Aeronautical Division, U.S. Signal Corps
The Aeronautical Division, Signal Corps was the world's first heavier-than-air military aviation organization and the progenitor of the United States Air Force. A component of the U.S...


Mission statement

The mission of the Signal Corps is to provide and manage communications and information systems support for the command and control of combined arms forces. Signal support includes Network Operations (information assurance, information dissemination management, and network management) and management of the electromagnetic spectrum. Signal support encompasses all aspects of designing, installing, maintaining, and managing information networks to include communications links, computers, and other components of local and wide area networks. Signal forces plan, install, operate, and maintain voice and data communications networks that employ single and multi-channel satellite, tropospheric scatter, terrestrial microwave, switching, messaging, video-teleconferencing, visual information, and other related systems. They integrate tactical, strategic and sustaining base communications, information processing and management systems into a seamless global information network that supports knowledge dominance for Army, joint and coalition operations.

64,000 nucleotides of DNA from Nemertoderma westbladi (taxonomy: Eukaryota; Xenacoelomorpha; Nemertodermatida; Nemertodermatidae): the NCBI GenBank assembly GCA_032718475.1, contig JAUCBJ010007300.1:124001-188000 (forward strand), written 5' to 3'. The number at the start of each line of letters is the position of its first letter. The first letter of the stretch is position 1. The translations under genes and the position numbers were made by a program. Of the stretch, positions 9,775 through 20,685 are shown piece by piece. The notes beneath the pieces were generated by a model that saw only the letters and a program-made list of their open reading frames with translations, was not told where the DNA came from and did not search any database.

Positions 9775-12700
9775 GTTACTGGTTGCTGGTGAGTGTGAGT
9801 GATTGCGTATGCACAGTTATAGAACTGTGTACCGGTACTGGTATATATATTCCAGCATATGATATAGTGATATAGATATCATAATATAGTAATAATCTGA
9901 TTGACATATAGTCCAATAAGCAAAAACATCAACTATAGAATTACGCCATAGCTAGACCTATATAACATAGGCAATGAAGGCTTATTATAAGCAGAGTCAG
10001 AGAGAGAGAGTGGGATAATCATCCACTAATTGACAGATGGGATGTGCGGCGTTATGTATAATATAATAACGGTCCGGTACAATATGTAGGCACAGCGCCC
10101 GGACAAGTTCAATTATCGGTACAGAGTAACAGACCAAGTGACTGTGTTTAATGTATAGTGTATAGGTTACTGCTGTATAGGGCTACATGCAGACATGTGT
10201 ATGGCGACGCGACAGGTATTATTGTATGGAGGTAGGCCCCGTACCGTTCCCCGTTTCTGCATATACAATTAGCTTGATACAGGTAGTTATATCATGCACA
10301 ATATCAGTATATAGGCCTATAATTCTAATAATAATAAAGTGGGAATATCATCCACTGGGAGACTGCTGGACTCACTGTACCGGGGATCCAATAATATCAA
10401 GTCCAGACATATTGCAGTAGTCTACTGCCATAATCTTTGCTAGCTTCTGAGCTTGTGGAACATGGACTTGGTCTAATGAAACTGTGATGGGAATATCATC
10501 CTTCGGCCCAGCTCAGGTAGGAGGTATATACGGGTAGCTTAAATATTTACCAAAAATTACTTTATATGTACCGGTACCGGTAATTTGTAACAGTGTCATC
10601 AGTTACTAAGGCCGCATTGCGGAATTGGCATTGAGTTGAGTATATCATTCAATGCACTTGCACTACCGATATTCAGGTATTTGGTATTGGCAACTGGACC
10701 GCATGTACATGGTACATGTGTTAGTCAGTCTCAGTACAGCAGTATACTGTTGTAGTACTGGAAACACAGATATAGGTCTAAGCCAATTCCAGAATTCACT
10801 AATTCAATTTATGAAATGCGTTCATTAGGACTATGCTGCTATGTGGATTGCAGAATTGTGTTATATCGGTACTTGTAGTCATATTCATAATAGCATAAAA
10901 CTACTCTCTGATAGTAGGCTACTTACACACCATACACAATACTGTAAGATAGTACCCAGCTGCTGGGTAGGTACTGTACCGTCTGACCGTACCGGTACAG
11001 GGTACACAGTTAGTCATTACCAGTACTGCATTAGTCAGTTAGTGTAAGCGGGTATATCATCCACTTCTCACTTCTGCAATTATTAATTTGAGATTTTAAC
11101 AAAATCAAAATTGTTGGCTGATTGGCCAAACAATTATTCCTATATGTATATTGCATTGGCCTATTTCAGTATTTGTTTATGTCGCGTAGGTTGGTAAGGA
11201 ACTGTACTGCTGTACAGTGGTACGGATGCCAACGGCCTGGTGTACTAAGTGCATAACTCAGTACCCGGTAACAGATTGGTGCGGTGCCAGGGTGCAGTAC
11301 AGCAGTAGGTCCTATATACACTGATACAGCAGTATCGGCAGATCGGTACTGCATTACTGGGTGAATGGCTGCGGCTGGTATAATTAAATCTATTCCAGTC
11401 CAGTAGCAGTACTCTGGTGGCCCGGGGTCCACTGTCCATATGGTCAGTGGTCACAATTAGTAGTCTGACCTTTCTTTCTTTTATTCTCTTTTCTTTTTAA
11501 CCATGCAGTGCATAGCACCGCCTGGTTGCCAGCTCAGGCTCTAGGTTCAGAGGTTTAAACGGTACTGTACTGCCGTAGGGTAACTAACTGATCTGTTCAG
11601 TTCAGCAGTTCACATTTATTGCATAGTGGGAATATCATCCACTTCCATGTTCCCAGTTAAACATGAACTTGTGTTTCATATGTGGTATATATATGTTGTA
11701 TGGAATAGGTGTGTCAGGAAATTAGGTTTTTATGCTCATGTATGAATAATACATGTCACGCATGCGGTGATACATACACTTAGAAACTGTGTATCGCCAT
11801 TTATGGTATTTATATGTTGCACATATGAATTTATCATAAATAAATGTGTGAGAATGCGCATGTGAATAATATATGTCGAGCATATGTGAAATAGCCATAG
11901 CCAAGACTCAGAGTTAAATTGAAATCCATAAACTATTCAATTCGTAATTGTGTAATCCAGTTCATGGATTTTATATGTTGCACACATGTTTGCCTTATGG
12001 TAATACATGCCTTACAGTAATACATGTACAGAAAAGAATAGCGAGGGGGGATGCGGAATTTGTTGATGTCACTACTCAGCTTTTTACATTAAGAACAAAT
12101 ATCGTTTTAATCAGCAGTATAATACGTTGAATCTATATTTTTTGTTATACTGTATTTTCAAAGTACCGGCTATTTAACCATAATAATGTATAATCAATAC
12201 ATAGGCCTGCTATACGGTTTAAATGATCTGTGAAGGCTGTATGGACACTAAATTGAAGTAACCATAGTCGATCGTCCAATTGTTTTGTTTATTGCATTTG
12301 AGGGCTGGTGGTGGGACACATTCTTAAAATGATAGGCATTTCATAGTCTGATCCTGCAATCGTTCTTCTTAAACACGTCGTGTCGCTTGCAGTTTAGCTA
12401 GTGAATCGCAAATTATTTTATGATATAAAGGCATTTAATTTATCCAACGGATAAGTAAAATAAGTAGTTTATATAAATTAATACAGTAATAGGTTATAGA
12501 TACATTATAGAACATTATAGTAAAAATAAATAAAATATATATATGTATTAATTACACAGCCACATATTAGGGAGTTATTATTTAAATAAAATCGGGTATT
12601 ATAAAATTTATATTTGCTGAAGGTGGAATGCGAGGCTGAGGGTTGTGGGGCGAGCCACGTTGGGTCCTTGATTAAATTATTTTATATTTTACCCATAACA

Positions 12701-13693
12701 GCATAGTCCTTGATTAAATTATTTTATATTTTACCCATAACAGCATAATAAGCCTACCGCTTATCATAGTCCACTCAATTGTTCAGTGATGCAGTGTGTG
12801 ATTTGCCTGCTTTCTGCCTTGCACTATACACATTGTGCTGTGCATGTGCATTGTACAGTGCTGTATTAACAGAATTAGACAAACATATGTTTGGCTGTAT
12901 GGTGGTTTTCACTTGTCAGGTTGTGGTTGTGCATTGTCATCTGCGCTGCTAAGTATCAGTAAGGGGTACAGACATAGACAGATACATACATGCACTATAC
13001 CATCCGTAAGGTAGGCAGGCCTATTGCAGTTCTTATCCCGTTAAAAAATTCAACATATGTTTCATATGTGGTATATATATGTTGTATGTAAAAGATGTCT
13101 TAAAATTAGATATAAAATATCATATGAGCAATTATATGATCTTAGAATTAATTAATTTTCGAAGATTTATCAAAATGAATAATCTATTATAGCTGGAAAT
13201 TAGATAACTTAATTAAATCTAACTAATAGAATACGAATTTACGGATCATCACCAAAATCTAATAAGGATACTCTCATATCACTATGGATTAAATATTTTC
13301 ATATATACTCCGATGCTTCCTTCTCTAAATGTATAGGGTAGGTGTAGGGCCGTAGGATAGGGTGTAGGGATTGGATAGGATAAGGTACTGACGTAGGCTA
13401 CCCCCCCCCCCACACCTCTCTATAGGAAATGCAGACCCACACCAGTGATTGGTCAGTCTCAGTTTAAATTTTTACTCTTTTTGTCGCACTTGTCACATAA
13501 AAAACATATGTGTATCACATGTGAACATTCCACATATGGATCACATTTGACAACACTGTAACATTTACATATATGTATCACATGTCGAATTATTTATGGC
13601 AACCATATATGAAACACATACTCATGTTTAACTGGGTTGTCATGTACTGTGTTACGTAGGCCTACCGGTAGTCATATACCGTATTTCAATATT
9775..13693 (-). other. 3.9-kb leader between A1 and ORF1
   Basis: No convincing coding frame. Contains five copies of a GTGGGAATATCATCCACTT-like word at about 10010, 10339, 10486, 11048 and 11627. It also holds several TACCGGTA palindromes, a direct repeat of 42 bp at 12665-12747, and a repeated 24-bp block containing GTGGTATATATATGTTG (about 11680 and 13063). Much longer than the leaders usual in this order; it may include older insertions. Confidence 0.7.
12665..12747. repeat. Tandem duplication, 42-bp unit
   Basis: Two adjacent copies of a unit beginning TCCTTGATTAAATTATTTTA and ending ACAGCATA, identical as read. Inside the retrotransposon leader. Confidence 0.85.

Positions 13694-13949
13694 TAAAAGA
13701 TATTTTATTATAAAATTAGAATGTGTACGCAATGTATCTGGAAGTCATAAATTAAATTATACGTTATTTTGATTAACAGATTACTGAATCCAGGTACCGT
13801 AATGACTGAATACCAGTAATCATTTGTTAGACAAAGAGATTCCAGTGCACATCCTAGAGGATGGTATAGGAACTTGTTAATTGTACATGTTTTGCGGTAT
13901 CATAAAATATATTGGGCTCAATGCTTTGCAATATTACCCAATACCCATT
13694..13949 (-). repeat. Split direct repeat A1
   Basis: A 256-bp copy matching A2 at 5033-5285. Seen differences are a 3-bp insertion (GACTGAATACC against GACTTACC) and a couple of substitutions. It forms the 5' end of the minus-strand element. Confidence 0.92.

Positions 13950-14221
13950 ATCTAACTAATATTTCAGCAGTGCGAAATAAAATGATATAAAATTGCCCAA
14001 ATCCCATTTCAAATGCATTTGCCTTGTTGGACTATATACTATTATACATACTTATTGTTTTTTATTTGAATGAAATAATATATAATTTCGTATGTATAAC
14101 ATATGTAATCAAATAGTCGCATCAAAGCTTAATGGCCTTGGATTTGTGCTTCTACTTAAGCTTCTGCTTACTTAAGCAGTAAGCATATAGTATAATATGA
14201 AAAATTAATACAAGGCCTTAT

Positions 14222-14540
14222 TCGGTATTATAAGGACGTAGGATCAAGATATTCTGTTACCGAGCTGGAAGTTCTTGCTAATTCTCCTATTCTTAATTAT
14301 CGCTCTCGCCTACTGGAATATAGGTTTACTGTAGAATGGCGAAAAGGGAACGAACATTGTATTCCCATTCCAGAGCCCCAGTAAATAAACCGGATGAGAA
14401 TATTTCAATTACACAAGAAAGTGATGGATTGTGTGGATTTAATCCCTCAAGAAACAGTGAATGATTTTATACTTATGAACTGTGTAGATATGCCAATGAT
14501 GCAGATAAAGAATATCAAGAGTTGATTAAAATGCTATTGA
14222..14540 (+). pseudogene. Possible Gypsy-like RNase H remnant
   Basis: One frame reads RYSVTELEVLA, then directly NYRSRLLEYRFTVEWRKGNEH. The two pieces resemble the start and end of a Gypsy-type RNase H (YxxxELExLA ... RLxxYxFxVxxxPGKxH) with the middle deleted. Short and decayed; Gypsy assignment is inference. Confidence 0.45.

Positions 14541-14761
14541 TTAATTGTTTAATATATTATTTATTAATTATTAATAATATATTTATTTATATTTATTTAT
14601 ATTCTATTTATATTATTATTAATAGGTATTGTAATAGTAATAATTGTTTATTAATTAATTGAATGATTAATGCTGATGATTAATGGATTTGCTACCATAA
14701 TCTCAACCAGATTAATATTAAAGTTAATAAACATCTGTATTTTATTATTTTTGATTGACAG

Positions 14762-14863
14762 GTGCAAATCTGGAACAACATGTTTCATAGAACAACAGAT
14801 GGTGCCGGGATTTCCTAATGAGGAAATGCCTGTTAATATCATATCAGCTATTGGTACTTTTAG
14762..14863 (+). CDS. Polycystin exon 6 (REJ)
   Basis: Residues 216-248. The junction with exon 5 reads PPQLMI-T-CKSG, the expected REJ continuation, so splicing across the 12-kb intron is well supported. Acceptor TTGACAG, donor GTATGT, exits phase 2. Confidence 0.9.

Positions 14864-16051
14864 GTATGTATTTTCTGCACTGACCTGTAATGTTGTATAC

Early history

Albert James Myer, an Army doctor, was the first to conceive of the idea of a separate, trained professional military signal service. He proposed that the Army use his visual communications system called "wig-wag", or "aerial telegraphy", while serving as a medical officer in Texas in 1856. When the Army adopted his system on 21 June 1860, the Signal Corps was born with Myer as the first and only Signal Officer.

Major Myer first used his visual signaling system on active service in New Mexico
New Mexico
New Mexico is a state located in the southwest and western regions of the United States. New Mexico is also usually considered one of the Mountain States. With a population density of 16 per square mile, New Mexico is the sixth-most sparsely inhabited U.S...